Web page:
Funding proposals released

by Raiza Beltran

The student services fees subcommittees released their budget recommendations Wednesday, reducing the total fees budget $300,000 from last year and leaving the Minnesota Student Association with only 5 percent of their 1999-2000 budget.
Although most of the fees-receiving groups noticed little change from their previous fees allocations, the $16.8 million budget left three student groups searching for more funding.
Refusing to comment on the actual subcommittee recommendations or rationale, committee chairman Jesse Berglund said the recommendations for 28 student groups are not final.
“There’s always a possibility that this will change,” said Berglund, a College of Liberal Arts junior. “Public forum generally alters recommendations.”
There are three public hearings scheduled for groups to dispute the recommendations: March 1 at 3 p.m. in 313 Murphy Hall; March 2 at 11 a.m. in the Northstar Ballroom in the St. Paul Student Center; and March 3 at 10:10 a.m. in 10 Blegen Hall.
The three groups uncertain about their future are Crisis Point, Habitat for Humanity and the Minnesota Student Association.
Among the many surprises in the 38-page recommendation was MSA’s 95 percent funding reduction.
Dropping funding from $112,200 to $10,000, the fees subcommittee members wrote, “there is almost enough cash on hand to cover (MSA’s) entire budget for a year at their current level of activity.”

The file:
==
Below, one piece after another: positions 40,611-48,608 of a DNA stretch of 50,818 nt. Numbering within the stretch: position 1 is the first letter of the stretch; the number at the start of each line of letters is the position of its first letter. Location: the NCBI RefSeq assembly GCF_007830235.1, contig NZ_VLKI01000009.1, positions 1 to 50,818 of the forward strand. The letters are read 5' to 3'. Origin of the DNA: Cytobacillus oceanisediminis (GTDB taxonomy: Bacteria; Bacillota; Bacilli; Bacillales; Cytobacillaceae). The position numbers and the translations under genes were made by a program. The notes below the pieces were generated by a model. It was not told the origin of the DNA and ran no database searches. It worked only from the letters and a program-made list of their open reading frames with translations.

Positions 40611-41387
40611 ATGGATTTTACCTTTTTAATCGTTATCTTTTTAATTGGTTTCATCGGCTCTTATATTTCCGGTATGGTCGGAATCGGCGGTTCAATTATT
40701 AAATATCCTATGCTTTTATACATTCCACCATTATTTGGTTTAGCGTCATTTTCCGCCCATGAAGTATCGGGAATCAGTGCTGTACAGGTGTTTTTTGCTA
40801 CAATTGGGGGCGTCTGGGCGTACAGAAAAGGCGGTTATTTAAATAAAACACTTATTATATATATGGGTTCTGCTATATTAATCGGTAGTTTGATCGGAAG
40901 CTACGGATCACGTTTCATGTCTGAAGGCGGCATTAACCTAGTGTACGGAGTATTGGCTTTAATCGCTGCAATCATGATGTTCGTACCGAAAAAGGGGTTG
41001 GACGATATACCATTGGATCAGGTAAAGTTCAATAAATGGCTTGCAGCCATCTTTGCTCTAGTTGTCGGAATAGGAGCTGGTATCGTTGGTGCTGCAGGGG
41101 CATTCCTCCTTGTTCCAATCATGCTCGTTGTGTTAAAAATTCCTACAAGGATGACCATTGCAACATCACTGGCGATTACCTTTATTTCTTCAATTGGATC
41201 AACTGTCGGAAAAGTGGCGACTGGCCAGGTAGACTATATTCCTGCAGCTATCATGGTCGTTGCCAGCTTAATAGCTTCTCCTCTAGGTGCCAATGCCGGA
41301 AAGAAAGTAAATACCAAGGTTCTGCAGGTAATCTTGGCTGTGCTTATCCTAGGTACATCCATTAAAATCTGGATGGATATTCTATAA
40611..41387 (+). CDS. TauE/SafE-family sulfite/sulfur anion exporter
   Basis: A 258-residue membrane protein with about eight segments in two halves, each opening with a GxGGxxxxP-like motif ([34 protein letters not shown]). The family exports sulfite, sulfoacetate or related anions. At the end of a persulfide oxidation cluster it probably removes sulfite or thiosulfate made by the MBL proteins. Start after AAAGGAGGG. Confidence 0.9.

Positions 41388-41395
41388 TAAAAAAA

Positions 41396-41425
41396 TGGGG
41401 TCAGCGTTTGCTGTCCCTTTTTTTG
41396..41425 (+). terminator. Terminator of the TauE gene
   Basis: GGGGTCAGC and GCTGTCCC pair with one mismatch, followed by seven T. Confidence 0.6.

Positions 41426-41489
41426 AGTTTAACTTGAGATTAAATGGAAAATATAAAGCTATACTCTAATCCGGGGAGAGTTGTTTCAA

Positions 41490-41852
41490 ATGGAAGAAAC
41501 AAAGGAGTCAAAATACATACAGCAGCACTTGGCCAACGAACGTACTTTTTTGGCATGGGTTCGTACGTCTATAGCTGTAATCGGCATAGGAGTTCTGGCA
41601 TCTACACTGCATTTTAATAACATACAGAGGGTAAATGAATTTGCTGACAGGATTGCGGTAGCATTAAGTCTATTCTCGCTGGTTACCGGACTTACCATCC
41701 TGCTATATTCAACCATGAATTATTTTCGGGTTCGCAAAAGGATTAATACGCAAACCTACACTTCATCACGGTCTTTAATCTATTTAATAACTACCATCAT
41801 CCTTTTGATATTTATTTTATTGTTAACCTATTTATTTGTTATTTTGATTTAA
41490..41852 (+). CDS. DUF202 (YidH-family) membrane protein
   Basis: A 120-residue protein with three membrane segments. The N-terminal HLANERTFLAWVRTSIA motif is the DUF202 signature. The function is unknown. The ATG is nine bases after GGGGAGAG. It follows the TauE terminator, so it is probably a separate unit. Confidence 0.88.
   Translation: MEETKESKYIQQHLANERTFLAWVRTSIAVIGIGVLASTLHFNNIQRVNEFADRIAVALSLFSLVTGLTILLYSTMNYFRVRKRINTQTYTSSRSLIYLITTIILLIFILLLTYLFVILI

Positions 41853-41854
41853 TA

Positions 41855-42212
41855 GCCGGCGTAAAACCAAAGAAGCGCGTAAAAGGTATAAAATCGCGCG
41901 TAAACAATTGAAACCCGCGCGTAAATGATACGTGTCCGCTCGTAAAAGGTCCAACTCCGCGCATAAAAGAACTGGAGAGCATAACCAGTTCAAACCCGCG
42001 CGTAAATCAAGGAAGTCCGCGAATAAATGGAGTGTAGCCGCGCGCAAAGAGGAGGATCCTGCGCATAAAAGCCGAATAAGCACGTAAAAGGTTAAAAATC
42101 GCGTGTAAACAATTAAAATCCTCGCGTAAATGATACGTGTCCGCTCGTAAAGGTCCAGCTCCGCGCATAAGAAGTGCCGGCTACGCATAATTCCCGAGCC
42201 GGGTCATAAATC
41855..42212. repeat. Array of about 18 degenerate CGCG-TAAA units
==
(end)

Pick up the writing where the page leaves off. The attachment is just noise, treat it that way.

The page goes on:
“It was a complete surprise,” said MSA president Ben Bowman. “I think it’s unacceptable, especially after the great efforts MSA has done for students. (The recommendation) is irresponsible.”
Bowman said he will appear before the fees committee in the public hearings to convince committee members to re-evaluate.
Crisis Point: Theatre of Danger and Opportunity is an all-student theatre collective. The fees subcommittee did not provide any funding for the group.
“I was in shock,” said Crisis member Megan Sanborn, a University graduate student. “It’s highly unfortunate to be singled out. We try hard to serve the campus.”
Sanborn said the committee might have misunderstood their financial report, and members will attend public hearings to explain.
In their recommendations, the subcommittee gave praise to the strong financial position of Crisis Point. “Crisis Point’s total reserves on hand is roughly equivalent to the amount of student fees they are requesting for the coming academic year,” subcommittee members wrote in their rationale.
Sanborn, however, argued the reserve money will be used for the remainder of the academic year, leaving Crisis Point unable to operate next year.
The fees subcommittee also refused funding to Habitat for Humanity, claiming the group did not embody “student service.” Habitat for Humanity, a student group that creates affordable housing, requested more than $52,000 in student fees.
“We do soup kitchens, volunteer work which follows under any fees- receiving groups,” said Habitat for Humanity treasurer Regina Kaus.
Student services fees subcommittee recommendations are available to the public in the Campus Involvement Center.
Raiza Beltran covers student government and welcomes comments at [email protected].